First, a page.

Criminal record discrimination occurs when someone does not experience equality of opportunity in employment because of their criminal record. This may include being refused a job, being dismissed from employment, being denied training opportunities or being harassed at work.

It is not discrimination if a person’s criminal record means that he or she is unable to perform the inherent requirements of a particular job. This must be determined on a case-by-case basis, according to the nature of the job and the nature of the criminal record. Employers in certain industries may also be legally obliged to refuse employment to people with certain types of criminal records.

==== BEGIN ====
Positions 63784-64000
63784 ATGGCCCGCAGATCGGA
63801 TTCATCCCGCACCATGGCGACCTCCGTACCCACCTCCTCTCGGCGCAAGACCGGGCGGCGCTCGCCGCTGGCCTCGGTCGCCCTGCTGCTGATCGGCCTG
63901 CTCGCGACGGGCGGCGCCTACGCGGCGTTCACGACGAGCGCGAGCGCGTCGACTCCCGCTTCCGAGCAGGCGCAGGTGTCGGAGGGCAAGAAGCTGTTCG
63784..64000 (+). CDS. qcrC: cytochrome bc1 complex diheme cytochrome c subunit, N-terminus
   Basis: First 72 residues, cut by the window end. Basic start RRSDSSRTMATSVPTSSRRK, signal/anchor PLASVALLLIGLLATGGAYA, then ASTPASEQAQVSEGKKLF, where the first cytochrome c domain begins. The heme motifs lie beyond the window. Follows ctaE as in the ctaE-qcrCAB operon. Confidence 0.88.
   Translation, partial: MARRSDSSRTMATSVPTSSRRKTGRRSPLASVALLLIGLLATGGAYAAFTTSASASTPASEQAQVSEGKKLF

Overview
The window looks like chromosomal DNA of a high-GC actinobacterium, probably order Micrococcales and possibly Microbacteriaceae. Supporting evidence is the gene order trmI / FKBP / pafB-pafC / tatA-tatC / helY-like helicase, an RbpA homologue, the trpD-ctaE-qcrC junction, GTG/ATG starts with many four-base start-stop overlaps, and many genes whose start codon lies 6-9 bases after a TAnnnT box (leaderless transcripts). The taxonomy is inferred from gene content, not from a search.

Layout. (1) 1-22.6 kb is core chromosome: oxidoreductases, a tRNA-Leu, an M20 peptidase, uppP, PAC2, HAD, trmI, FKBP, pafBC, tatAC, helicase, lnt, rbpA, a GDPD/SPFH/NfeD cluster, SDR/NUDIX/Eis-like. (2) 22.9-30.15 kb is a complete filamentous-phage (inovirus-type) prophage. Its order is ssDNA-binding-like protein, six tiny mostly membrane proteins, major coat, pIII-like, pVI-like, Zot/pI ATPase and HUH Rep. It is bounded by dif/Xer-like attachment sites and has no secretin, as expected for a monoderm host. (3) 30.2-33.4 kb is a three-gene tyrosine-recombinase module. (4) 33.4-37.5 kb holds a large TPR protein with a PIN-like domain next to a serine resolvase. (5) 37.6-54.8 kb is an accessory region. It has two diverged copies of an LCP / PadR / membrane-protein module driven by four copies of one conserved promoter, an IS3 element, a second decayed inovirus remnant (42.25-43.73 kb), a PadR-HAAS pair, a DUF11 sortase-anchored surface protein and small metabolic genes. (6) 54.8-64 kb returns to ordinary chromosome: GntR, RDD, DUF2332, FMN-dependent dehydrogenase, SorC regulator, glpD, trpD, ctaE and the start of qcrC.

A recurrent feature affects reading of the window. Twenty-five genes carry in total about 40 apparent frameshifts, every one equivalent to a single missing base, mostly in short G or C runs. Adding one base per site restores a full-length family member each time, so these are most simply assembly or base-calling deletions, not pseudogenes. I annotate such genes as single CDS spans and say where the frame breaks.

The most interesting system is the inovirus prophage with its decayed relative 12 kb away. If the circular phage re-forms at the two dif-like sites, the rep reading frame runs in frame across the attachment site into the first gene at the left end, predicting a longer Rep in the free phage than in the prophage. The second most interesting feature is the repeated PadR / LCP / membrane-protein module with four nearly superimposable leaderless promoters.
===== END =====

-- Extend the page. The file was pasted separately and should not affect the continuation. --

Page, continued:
The Commission can investigate complaints of discrimination in employment on the basis of criminal record and, where appropriate, try to resolve them by conciliation.

Criminal record discrimination is not unlawful under federal anti-discrimination law. However, Tasmania and the Northern Territory have laws that make criminal record discrimination unlawful.

Employers should only ask applicants and employees to disclose specific criminal record information if they have identified that certain criminal convictions or offences are relevant to the inherent requirements of the position.